Music with Seniors

hands-walking-stick-elderly-old-person.jpgMusic therapists offer services in skilled and intermediate care facilities, adult foster care homes, rehabilitation hospitals, residential care facilities, hospitals, adult day care centers, retirement facilities, senior centers, hospices, senior evaluation programs, psychiatric treatment centers, and other facilities. Music therapy treatment is efficacious and valid with older persons who have functional deficits in physical, psychological, cognitive or social functioning.  Music is a form of sensory stimulation, which provokes responses due to the familiarity, predictability, and feelings of security associated with it. Research results and clinical experiences attest to the viability of music therapy even in those who are resistive to other treatment approaches.

Music therapy provides opportunities for:

  • Memory recall which contributes to reminiscence and satisfaction with life
  • Positive changes in mood and emotional states
  • Sense of control over life through successful experiences
  • Awareness of self and environment which accompanies increased attention to music
  • Anxiety and stress reduction for older adult and caregiver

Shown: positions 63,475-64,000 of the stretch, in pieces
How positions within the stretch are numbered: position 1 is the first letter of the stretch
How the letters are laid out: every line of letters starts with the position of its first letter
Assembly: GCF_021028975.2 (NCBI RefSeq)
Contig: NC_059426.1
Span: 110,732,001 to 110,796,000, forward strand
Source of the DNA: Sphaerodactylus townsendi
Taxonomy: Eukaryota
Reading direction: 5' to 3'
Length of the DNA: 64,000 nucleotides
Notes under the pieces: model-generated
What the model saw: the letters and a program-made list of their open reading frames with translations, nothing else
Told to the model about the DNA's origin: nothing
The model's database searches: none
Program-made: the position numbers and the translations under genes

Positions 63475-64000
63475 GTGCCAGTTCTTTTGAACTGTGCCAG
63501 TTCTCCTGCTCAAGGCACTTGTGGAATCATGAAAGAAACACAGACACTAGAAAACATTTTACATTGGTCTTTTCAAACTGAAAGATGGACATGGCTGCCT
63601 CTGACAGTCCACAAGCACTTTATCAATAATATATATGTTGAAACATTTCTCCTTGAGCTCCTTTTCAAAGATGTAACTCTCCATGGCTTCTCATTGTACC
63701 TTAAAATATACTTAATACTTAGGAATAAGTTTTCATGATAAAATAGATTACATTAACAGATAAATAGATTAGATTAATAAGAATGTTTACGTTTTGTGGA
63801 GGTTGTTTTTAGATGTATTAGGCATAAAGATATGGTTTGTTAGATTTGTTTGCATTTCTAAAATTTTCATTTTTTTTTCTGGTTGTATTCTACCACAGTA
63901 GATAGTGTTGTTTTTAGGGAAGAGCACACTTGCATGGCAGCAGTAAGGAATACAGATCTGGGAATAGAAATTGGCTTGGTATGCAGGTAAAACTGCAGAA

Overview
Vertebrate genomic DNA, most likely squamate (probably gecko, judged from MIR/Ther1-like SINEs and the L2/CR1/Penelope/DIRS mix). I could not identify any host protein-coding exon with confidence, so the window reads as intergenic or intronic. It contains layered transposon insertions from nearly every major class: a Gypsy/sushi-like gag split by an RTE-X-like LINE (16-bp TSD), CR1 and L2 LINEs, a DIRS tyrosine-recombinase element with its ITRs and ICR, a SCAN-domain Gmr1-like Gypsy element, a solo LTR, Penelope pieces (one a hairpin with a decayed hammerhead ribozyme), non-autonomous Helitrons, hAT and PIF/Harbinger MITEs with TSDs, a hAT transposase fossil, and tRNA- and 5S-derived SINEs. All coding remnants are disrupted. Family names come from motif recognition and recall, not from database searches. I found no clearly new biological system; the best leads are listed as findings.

• Nonpharmacological management of pain and discomfort
  • Stimulation which provokes interest even when no other approach is effective
  • Structure which promotes rhythmic and continuous movement or vocal fluency as an adjunct to physical rehabilitation
  • Emotional intimacy when spouses and families share creative music experiences
    Social interaction with caregivers and families

Why Music Therapy?

  • Music therapy reduces depression among older adults.
  • Music experiences can be structured to enhance social/emotional skills, to assist in
    recall and language skills and to decrease problem behaviors.
  • Music tasks can be used to assess cognitive ability in people with Alzheimer’s
    Disease.
  • Music is effective in decreasing the frequency of agitated and aggressive behaviors for individuals diagnosed with Alzheimer’s Disease and related dementias.
  • Individuals in the late stages of dementia respond to and interact with music